Process

Website redesigns at the University at Albany take into account a completely new navigation structure (i.e. menu), design, and content strategy. Research and discovery is also included at the beginning of every project so that key stakeholders (such as prospective students and their parents) can provide feedback on their impressions and usage of the website. The following is the process we follow from start to finish:

  1. Strategic Vision and Direction
  2. Research and Discovery
  3. Information Architecture and User Experience
  4. Content Auditing and Development
  5. Concept Development
  6. Design and Usability Testing
  7. Development and Programming
  8. Content Migration and Site Build
  9. Q/A, Testing, Site Review
  10. Content Maintenance Training and Governance

Strategic Vision and Direction

The basis of any effective website is knowing who your school/department's customers are and what your short-term and long-term goals are. The strategic vision and direction phase helps determine the future priorities of the new website and identifies the core/primary audience that the school or department is trying to reach.

Research/Discovery

This step involves talking with internal stakeholders about their needs and experience and learning about how the current website is (or isn't) meeting those needs. These findings are the basis for later decisions regarding site architecture, navigation and design.

  • Focus groups with internal audiences
  • Interviews with departments and key stakeholders
  • Analytics review
  • Heatmap review
  • Competitive analysis of peer/aspirational school websites

These findings are the basis for our later decisions regarding site architecture, navigation, and design.

Information Architecture and User Experience

At this point the project enters a phase where the data and information gathered in the previous stages helps define goals and objectives for the university moving forward. The existing content is also reviewed so that good content can be identified and the site can be trimmed of extra and unnecessary content. This will be the basis for the new site structure and where new/existing content is placed; in many cases content will be archived if it is no longer applicable or needed.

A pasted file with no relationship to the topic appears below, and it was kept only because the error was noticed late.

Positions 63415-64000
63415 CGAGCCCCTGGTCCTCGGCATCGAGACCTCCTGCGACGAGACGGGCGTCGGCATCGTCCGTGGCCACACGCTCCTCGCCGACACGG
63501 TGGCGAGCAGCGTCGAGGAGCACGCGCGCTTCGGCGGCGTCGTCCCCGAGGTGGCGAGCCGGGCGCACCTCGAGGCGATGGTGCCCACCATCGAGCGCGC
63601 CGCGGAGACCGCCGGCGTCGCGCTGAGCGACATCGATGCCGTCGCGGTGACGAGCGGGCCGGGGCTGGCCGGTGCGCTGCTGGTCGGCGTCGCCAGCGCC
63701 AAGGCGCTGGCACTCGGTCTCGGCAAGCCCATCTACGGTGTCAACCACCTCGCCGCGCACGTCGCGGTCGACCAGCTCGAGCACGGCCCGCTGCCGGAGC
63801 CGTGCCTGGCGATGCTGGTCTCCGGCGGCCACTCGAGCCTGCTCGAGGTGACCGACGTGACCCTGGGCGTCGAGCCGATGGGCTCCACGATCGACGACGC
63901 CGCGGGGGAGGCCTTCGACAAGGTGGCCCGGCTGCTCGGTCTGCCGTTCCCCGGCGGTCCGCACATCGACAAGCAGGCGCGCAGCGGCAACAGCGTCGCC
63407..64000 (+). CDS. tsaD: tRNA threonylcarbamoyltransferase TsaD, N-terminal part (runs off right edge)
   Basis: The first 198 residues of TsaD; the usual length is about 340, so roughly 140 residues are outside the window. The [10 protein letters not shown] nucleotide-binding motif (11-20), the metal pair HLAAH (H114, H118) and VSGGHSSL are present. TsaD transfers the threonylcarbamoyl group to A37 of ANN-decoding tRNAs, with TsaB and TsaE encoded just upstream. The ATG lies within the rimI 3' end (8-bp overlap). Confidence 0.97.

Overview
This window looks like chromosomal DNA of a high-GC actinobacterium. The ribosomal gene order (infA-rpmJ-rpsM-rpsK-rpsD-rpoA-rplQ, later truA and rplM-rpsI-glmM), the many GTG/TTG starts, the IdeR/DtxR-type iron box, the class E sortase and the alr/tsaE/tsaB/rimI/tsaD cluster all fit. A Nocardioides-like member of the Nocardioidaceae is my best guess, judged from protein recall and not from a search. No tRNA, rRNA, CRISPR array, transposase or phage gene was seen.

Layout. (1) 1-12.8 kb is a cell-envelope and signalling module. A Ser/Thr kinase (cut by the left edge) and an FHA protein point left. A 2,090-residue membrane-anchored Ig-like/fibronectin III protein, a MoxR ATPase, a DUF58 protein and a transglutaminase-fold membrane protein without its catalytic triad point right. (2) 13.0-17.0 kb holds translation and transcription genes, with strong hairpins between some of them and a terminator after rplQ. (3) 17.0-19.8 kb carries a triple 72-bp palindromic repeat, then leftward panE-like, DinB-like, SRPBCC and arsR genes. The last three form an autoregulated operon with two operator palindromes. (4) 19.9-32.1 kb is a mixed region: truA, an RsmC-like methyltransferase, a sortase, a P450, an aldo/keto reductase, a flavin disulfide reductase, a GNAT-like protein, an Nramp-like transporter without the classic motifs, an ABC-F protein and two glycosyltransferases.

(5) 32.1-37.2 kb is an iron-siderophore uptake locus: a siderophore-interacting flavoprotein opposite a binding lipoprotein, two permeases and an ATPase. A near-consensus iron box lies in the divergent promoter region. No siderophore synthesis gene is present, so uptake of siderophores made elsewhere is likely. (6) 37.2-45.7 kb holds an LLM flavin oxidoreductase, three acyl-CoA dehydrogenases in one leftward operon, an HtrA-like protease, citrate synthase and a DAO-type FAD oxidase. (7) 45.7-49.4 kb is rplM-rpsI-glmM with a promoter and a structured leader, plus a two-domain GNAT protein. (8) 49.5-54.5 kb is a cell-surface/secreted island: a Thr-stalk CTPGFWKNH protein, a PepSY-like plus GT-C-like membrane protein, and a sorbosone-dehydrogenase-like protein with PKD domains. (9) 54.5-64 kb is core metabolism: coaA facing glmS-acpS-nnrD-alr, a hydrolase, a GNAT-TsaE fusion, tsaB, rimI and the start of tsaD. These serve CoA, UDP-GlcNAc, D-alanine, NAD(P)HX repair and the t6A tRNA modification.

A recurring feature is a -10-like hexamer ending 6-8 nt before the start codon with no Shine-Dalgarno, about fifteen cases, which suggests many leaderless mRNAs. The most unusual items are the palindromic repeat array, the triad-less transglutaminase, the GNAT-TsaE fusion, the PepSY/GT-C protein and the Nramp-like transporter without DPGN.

Content Auditing and Development

Visual appearance, although important, is only one aspect of design. The utility of the site (how well it functions) and its usability (how effectively users can navigate it) are also key factors. In many cases the core navigation structure of a website normally goes back to when the site was last redesigned. The outdated design does not serve the university's needs and the needs of prospective students. As such, we remove the "business hierarchy" from our websites and support a more user-centric and visitor-friendly form of navigating. Based on the findings in previous stages supporting content must be created and edited following the new architecture that is in place for the website.

Concept Development

Once the new structure of the website is established and site goals are clear, the project moves into the design phase. To enhance the visual impact of the site, the design team specifically works toward including more graphic and media elements in the new site.

Design and Usability Testing

The project enters a usability testing phase once the wireframes and initial design concepts are drafted. The team meets to review the user personas identified earlier in the project and works to enhance those into more detailed scenarios of students applying to the university for undergraduate or graduate studies.

Development and Programming

Once the design is finalized and validated via the usability phase, the University Web Design team begins development and programming on the new site. The utility of the site (how well it functions) and its usability (how effectively users can navigate it) are key factors in our redesign endeavors, and these aspects continue to be tested and enhanced by the web team in building the new site.

Content Migration and Site Build

Content written and edited earlier in the project is migrated to the new site, and new imagery, related documents and other elements are added to the new site.  You will have time to review your current site and make any edits prior to being moved over.  The Web Design Team will work with you to begin going through the process to review your site.  Documentation and instructions will be provided.

Q/A, Testing, Site Review

As the development process winds down, there is a final review of site with team and a beta site URL is sent to key parties for internal site review. Final testing is done across supported web browsers and viewports to ensure functionality and usability.

Content Maintenance Training and Governance

Maintainers are identified in conjunction with the department overseeing the area of website, whether the core site, school website, or a departmental site. Training is provided by University Web Design staff through the content management training program.